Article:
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Integrated Business Technologies, LLC v. Netlink Solutions, LLC

United States District Court, N.D. Oklahoma

February 9, 2017

INTEGRATED BUSINESS TECHNOLOGIES, LLC, an Oklahoma limited liability company, Plaintiff and Counter-Defendant,
v.
NETLINK SOLUTIONS, LLC, an Oklahoma limited liability company, BRET P. GRADY, an individual, TYLER MIDDLETON, an individual, JASON ADAY, an individual, KELLY WHITE, an individual, VICTORIA ASHLOCK, an individual, JANE DOE, an individual, and JOHN DOE, an individual, Defendants and Counter-Claimants,
v.
DAVID DOYLE, Counter-Defendant.

          OPINION AND ORDER

         Before the Court are Plaintiff Integrated Business Technologies, LLC's Motion to Dismiss Counterclaim for Defamation (Doc. 33) and David Doyle's Motion to Dismiss Counterclaim for Defamation (Doc. 37), both of which are made pursuant to Federal Rule of Civil Procedure 12(b)(6).

         I. Factual Background

         On September 12, 2016, the Court entered an Opinion and Order (Doc. 25) granting in part and denying in part a motion to dismiss filed by all Defendants and permitting Plaintiff Integrated Business Technologies (“IBT”) to file an Amended Complaint. Defendants filed an Answer and Counterclaim, followed by a First Amended Counterclaim “FAC”) (Doc. 31). In the FAC, Defendant Netlink Solutions, LLC (“Netlink”) asserts three counterclaims solely against IBT. Individual Defendants Grady, Middleton, Aday, White, and Ashlock (“Individual Defendants”) assert a counterclaim for defamation against IBT and David Doyle (“Doyle”), a new party. IBT and Doyle filed motions to dismiss the defamation counterclaim on grounds that it fails to state a claim upon which relief can be granted.

         II. Doyle's Status

         The parties dispute whether Doyle is a “counter-defendant” under Federal Rules of Civil Procedure 13(h) (governing joining additional parties to a crossclaim or counterclaim) and 20 (governing permissive joinder), or a “third-party defendant” under Rule 14 (governing third-party practice). There is frequent “confusion between the joinder of additional parties under Rule 13(h) and the impleader provisions of Rule 14.” 6 Arthur R. Miller, Mary Kay Kane, Benjamin Spencer, Federal Practice & Procedure Civ. § 1434 (3d ed). However, “the two rules are quite different in purpose and effect.” Id. Rule 14 “deals exclusively with the addition of third parties who may be liable to the third-party plaintiff for part or all of the damages claimed by the original plaintiff, ” while Rule 13(h) authorizes joinder of parties “only for the purposes of adjudicating counterclaims or crossclaims that already have been interposed in the action or that are being asserted simultaneously with the motion to add the new parties.” Id.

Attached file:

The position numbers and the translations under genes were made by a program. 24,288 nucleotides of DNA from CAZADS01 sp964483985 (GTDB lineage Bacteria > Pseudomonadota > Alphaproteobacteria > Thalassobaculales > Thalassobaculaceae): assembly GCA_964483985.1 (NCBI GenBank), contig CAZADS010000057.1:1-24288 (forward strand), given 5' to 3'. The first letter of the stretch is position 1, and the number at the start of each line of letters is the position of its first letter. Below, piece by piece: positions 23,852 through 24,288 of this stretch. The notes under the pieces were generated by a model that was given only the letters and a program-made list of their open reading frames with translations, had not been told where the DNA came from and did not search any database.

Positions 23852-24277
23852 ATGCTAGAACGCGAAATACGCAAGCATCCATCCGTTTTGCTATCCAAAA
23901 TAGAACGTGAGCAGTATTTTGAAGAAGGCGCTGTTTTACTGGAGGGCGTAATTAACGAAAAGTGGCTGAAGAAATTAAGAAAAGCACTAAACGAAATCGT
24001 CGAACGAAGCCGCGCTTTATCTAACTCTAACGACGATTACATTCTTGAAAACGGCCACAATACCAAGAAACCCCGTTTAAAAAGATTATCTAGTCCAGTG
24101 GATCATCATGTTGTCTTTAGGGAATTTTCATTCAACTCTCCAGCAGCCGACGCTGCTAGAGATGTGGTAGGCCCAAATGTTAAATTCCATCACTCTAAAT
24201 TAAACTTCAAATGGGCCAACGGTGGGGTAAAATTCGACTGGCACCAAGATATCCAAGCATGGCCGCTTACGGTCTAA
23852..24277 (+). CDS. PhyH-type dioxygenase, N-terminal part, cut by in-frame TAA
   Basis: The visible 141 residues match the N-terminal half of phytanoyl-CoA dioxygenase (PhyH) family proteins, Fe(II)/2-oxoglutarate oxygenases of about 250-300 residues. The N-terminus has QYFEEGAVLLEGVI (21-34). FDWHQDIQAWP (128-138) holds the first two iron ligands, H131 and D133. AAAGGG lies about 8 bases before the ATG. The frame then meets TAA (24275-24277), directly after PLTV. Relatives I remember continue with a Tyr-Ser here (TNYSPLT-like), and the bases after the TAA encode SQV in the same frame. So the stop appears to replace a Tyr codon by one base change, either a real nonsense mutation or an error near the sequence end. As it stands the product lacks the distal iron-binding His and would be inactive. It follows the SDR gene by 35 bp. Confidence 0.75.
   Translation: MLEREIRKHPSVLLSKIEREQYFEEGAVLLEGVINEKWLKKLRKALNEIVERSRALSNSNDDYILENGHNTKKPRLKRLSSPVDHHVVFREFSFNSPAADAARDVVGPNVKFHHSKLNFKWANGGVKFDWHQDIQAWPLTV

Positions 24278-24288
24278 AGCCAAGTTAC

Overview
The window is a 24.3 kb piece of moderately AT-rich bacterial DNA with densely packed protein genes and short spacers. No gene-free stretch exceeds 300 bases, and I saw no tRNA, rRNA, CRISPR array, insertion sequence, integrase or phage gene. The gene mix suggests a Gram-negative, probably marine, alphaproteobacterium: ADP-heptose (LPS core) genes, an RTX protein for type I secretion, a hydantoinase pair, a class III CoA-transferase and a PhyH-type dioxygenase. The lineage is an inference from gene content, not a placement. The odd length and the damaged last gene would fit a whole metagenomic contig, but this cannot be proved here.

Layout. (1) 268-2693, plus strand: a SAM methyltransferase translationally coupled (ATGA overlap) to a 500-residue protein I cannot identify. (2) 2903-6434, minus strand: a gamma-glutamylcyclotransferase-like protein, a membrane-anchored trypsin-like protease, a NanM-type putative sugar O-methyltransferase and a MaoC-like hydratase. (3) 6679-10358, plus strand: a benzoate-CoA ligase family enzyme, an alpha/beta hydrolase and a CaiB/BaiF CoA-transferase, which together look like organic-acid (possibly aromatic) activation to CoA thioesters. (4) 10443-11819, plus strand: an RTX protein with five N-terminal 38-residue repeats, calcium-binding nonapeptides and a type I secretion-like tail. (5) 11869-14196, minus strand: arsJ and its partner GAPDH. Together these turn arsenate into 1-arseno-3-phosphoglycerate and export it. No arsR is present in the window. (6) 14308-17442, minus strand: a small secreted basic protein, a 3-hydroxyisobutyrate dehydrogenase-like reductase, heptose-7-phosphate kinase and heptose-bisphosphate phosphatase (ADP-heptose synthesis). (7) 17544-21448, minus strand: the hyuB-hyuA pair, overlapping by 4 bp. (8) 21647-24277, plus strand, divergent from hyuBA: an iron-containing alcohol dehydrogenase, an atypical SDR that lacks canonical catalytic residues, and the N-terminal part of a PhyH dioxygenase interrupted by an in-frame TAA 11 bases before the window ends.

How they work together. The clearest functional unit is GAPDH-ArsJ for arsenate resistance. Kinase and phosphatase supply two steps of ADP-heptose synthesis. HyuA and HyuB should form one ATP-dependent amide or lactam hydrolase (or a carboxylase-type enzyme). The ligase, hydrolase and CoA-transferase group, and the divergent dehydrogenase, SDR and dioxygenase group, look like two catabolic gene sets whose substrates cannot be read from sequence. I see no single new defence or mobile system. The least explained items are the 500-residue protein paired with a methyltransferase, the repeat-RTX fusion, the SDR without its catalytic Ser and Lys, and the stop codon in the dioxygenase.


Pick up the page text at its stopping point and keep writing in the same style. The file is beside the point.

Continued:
Individual Defendants' claim against Doyle is not derivative of IBT's claim against them, meaning they do not seek damages from Doyle in the event they are liable to IBT. Instead, these Defendants seek damages from Doyle independently on their own defamation claim. Under these circumstances, Individual Defendants are correct that Rule 13(h), in conjunction with Rule 20(a)(2), permit joinder of Doyle. See Skycam, Inc. v. Bennett, No. 09-CV-294-GKF-FHM, 2010 WL 5376282, at *7 (N.D. Okla. Dec. 22, 2010) (permitting joinder of new party to counterclaim under Rule 13(h) where claim was identical to that asserted against existing plaintiff). 6 Arthur R. Miller, Mary Kay Kane, Benjamin Spencer, Federal Practice & Procedure Civ. § 1434 (3d ed). Individual Defendants were not required to seek court permission, and Doyle is properly joined. See 6 Arthur R. Miller, Mary Kay Kane, Benjamin Spencer, Federal Practice & Procedure Civ. § 1434 (3d ed) (explaining that, although motions to join are commonly filed under Rule 13(h), they are not required). The Court further finds that its above-listed case caption, although suggested by neither party, most clearly reflects each party's interests. See Stonecrest Partners, LLC v. Bank of Hampton Roads, No. 7:10-CV-63-FL, 2011 WL 3664412 (E.D. N.C. Aug. 18, 2011) (captioning a new counter-defendant in this manner); see generally 6 Arthur R. Miller, Mary Kay Kane, Benjamin Spencer, Federal Practice & Procedure Civ. § 1434 (3d ed) (explaining that joined parties are to be aligned according to their interests).[1]